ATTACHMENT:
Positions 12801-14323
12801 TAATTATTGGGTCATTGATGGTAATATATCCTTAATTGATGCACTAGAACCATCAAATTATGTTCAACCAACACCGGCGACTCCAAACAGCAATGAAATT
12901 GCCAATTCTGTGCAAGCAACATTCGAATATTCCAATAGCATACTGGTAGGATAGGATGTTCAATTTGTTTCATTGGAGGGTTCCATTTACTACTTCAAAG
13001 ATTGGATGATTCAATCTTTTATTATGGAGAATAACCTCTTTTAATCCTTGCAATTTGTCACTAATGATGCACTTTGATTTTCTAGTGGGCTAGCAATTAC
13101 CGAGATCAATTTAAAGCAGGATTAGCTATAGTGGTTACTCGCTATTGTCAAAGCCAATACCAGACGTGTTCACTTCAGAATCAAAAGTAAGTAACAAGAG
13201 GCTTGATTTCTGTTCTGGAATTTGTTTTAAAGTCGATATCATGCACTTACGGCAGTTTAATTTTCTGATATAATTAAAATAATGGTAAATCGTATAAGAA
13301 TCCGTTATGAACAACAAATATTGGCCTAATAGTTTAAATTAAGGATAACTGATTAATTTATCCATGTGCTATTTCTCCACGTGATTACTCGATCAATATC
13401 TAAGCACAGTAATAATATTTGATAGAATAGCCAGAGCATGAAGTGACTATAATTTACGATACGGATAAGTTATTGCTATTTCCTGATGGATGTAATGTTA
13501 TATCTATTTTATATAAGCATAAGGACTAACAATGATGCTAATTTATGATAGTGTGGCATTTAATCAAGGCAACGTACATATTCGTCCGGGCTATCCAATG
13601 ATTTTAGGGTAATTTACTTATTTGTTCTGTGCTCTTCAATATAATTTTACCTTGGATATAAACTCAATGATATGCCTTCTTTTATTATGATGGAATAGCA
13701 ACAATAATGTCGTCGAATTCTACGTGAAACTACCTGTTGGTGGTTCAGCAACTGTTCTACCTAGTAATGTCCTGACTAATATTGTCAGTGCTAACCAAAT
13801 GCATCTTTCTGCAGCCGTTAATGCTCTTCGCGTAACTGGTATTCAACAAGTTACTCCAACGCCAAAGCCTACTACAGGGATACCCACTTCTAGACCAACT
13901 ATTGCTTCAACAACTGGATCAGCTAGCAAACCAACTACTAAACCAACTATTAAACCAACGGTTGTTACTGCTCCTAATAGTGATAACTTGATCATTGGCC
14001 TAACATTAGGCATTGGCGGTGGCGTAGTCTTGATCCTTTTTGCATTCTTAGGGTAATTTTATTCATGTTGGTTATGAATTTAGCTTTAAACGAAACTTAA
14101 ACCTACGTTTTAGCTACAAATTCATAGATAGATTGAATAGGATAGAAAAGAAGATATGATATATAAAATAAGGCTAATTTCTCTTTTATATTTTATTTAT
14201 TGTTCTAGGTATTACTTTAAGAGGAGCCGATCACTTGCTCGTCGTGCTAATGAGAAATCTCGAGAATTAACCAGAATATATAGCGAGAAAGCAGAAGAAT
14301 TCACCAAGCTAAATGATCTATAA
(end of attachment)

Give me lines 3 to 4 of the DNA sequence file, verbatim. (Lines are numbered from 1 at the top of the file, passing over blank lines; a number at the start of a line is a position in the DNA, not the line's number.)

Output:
12901 GCCAATTCTGTGCAAGCAACATTCGAATATTCCAATAGCATACTGGTAGGATAGGATGTTCAATTTGTTTCATTGGAGGGTTCCATTTACTACTTCAAAG
13001 ATTGGATGATTCAATCTTTTATTATGGAGAATAACCTCTTTTAATCCTTGCAATTTGTCACTAATGATGCACTTTGATTTTCTAGTGGGCTAGCAATTAC